Well. Though Anya was clearly a terrible girlfriend, she wasn’t a terrible enough girlfriend to ignore Rupert’s stated preferences for the sake of getting him a socially-approved Valentine’s Day gift. He could do without flowers, she decided, and knelt down in front of the row of stuffed animals, scanning the leftovers. Llama—a spitting asshole of a llama had ruined her favorite hat back in 1869, so that wasn’t happening. Crocodile—nothing vicious or toothy seemed to really fit Rupert’s marshmallow-soft core. Owl—no, that was too on the nose, he always hated when people thought of him as just a Watcher. All of them were terrible, Anya decided, and grabbed one from the back, hoping that it would be slightly less bad.
A sloth. Who gave their boyfriend a sloth on Valentine’s Day? God, Anya missed being a vengeance demon. Romance was so much easier when you could just give your significant other the intestines of someone who had wronged them a century or two ago, but she got the sense that the entire Scooby Gang would frown on a gift like that. Tucking the sloth under her arm, Anya headed towards the chocolates.
“God, this is awful,” she muttered, wincing at the price tag. She was either going to have to buy Rupert a paltry little bag of candy hearts or a fifty-dollar box of medium-quality chocolates. The candy hearts would be less expensive, technically fulfilling the candy quota; they were probably the better choice for their sentimental traditional-ness, and much easier on her bank account.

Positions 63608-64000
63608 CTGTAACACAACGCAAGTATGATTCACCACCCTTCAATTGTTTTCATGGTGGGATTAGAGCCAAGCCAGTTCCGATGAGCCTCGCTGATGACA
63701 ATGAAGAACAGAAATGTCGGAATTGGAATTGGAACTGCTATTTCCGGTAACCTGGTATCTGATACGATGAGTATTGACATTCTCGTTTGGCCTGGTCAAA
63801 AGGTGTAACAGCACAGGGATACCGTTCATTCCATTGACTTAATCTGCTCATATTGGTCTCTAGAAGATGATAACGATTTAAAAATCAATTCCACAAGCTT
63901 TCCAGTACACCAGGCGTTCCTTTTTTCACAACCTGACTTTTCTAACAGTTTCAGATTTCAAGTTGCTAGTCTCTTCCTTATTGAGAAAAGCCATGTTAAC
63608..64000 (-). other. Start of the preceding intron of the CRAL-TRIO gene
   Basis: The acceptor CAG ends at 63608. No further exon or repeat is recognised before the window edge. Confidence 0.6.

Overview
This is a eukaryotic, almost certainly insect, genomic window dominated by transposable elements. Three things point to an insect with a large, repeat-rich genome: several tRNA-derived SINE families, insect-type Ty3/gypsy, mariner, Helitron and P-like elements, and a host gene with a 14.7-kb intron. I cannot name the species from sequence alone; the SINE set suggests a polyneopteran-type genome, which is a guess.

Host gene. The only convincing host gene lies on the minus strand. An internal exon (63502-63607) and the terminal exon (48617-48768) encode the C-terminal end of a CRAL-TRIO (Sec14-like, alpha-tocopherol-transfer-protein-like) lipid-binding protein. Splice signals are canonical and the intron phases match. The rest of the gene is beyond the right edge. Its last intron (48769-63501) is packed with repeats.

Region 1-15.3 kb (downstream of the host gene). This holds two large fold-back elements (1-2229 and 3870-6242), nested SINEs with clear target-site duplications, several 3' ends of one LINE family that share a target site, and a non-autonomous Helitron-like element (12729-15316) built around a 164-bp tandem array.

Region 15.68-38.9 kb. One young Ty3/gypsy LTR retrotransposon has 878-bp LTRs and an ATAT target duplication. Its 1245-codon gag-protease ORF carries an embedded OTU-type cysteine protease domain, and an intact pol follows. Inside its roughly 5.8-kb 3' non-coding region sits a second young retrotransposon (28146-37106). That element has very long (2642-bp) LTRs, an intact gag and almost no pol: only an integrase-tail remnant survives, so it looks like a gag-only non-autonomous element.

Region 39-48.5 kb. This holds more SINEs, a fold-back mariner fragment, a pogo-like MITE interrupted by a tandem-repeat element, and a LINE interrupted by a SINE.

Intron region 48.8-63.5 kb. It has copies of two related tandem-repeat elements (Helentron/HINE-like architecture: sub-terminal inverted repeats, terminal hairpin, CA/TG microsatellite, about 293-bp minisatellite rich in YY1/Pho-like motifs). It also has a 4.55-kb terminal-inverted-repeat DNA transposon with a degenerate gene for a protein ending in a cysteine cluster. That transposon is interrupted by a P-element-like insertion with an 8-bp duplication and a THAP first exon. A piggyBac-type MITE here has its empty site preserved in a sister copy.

“Oh my god, I love him more than I love money,” Anya realized aloud, and tugged the fifty-dollar box off the shelf, tucking it under her other arm and heading over to the checkout lane.
“Wow,” said the cashier, raising an eyebrow at Anya’s fifty-dollar box of chocolate. “You know those would’ve gone for, like, twenty dollars less if you’d bought them yesterday, right?”
“Sir, please just take my legal tender and hand me my overpriced garbage,” said Anya with as much dignity as she could muster.
When Anya got back, Rupert was still standing at the counter where she’d left him, looking somewhat starstruck. Upon seeing her, he said in a slightly shaky voice, “I love you too, you know.”
Occupied with trying to hide a very bulky shopping bag behind her woefully small frame, Anya almost missed what he’d just said. When she did hear it, she very nearly dropped the bag. “Wait,” she said. “What?”
“You, um,” Rupert moved forward, a misty smile on his face, “you left before I could…tell you. That I love you too. Have for a while, as it happens.”